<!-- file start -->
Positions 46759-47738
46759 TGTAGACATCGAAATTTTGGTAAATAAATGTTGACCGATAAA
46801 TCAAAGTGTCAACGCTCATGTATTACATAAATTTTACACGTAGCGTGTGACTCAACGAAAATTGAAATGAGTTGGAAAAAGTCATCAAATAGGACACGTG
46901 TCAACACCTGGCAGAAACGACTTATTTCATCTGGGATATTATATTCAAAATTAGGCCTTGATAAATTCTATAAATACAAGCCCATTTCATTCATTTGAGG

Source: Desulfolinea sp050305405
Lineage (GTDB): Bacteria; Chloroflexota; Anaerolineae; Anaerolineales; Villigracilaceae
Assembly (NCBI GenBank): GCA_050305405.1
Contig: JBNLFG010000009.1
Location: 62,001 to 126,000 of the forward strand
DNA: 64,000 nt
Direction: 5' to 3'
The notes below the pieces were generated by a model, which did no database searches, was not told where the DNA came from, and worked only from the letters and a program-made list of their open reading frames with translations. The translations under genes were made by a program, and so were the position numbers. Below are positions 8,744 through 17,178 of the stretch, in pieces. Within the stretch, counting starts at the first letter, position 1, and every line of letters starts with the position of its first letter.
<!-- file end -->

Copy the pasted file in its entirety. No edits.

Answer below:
Positions 46759-47738
46759 TGTAGACATCGAAATTTTGGTAAATAAATGTTGACCGATAAA
46801 TCAAAGTGTCAACGCTCATGTATTACATAAATTTTACACGTAGCGTGTGACTCAACGAAAATTGAAATGAGTTGGAAAAAGTCATCAAATAGGACACGTG
46901 TCAACACCTGGCAGAAACGACTTATTTCATCTGGGATATTATATTCAAAATTAGGCCTTGATAAATTCTATAAATACAAGCCCATTTCATTCATTTGAGG

Source: Desulfolinea sp050305405
Lineage (GTDB): Bacteria; Chloroflexota; Anaerolineae; Anaerolineales; Villigracilaceae
Assembly (NCBI GenBank): GCA_050305405.1
Contig: JBNLFG010000009.1
Location: 62,001 to 126,000 of the forward strand
DNA: 64,000 nt
Direction: 5' to 3'
The notes below the pieces were generated by a model, which did no database searches, was not told where the DNA came from, and worked only from the letters and a program-made list of their open reading frames with translations. The translations under genes were made by a program, and so were the position numbers. Below are positions 8,744 through 17,178 of the stretch, in pieces. Within the stretch, counting starts at the first letter, position 1, and every line of letters starts with the position of its first letter.